Winter – 1021 YD
Long as she had known, Otàmil had forced Kesia to wear shoes with no soles. Weavers need always be connected with the earth, he’d said, and there was no point starting with proper boots only to lose them later. In winter his edict was burdensome, for though no snow fell in the lowlands, there was fierce frost in the mornings from June on. It was the skin between her toes which smarted most, and no amount of exposure would ever harden those little sections of flesh. Her brother had caught her wearing socks one such morning. Her father learnt of this, of course, and for the whole of July made her wear shorts to ensure the soles of her feet were uncovered.
She had always known her father to be a stern, even joyless man. Unlike his brother Kengar, he was sombre and serious. In an argument Kesia had once demanded to know why he wouldn’t take enjoyment of life as his brother did. The insult hit its mark.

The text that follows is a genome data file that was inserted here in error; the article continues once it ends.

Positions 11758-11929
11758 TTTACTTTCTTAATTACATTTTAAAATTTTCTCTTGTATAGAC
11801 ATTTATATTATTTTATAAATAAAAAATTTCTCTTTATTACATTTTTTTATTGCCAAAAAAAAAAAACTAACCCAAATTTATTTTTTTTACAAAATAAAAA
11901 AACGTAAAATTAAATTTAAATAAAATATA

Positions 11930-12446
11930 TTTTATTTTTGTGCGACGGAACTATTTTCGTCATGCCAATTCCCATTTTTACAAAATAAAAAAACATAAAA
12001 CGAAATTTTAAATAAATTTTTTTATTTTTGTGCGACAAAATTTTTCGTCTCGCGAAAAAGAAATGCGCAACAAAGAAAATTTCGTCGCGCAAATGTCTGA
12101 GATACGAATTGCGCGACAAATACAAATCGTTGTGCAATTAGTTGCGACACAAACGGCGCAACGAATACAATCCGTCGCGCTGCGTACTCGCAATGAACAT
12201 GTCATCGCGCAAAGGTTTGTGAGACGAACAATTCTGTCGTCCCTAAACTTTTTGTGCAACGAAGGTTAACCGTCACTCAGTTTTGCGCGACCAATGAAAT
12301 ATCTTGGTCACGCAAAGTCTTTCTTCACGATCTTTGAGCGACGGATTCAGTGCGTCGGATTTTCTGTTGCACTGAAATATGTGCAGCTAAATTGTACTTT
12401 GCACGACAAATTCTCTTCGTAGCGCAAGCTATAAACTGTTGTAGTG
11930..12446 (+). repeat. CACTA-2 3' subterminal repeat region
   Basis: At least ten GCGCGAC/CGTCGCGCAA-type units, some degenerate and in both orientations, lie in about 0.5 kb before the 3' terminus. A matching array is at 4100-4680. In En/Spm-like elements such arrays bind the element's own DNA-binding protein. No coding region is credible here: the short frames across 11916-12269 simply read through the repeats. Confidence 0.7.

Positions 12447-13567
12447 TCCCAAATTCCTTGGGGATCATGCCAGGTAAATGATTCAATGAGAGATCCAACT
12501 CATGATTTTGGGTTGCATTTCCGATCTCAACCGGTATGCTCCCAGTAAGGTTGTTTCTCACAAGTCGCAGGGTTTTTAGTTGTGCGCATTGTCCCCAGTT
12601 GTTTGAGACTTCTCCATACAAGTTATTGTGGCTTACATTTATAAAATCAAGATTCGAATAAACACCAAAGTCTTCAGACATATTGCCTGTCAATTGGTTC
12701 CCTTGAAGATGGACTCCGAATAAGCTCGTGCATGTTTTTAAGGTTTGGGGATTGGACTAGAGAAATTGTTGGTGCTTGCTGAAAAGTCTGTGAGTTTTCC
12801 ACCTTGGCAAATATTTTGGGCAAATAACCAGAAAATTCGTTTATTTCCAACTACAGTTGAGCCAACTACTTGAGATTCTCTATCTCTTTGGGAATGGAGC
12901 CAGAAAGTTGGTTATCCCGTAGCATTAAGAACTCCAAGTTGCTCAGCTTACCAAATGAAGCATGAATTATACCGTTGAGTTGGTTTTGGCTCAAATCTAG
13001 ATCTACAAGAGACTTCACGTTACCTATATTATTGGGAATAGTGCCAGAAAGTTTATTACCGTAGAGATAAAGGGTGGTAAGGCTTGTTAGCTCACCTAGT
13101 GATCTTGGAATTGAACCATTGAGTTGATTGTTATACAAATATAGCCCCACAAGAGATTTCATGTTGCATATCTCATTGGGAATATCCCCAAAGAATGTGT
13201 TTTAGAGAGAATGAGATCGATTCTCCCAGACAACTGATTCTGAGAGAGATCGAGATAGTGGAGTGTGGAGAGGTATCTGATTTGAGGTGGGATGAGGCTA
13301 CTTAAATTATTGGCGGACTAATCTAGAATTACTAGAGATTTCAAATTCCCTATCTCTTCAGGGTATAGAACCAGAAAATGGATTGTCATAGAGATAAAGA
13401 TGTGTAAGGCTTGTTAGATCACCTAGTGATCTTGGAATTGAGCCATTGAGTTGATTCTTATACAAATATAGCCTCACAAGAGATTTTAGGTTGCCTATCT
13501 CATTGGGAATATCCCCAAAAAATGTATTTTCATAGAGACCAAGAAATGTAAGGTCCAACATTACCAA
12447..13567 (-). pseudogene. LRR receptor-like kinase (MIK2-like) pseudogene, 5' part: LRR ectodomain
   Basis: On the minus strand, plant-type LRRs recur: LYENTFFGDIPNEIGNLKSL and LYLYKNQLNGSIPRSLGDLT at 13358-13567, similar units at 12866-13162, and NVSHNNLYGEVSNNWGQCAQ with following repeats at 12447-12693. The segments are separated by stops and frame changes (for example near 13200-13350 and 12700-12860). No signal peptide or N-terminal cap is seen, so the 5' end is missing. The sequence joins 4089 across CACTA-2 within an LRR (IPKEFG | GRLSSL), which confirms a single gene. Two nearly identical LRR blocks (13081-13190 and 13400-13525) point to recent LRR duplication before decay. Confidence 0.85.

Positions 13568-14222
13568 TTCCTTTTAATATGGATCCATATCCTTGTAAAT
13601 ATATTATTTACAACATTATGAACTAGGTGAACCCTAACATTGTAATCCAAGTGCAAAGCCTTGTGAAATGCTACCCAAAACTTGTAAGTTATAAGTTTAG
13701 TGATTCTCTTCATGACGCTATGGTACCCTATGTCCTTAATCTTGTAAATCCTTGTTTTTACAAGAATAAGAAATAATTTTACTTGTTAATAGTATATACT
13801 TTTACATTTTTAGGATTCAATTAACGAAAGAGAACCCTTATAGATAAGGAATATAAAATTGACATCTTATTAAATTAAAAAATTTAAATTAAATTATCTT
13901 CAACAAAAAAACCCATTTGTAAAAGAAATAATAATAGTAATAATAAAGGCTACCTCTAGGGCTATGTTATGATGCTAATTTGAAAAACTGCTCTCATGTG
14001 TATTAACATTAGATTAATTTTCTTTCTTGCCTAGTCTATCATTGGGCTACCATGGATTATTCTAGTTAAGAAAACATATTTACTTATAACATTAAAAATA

She regretted it now. Her uncle’s face showed little happiness in the dying light of the funeral pyre; and now like her father he would grow mirthless with some untold weight.
Kengar exchanged a glance with Tàvae, his wife, who stood firmly clutching Ànlisia’s arm. Ànlisia was worn with grief and fury—the latter of which curled palpably toward Kengar. Kesia perceived this blame and resented her mother for it. Whatever her father’s secret business had been—business which had somehow killed Eamon two years previous—she knew he had led the charge, that her uncle only obeyed.
She therefore approached Kengar and touched his shoulder.
When he met her eye his face broke into sorrow. ‘Forgive me, Kesia. I could not protect him.’
‘He was responsible for himself,’ she secured her grip on his arm. ‘But I’m sorry it was you who found him.’
These were strange words to form in a thirteen-year-old mouth. Was she ambivalent, or wise? He mourned abandoning her again, stalling the beginning of her apprenticeship for the second time. Losing her learning would perhaps bring as much grief as Otàmil’s death. He would have to tell her in the morning.
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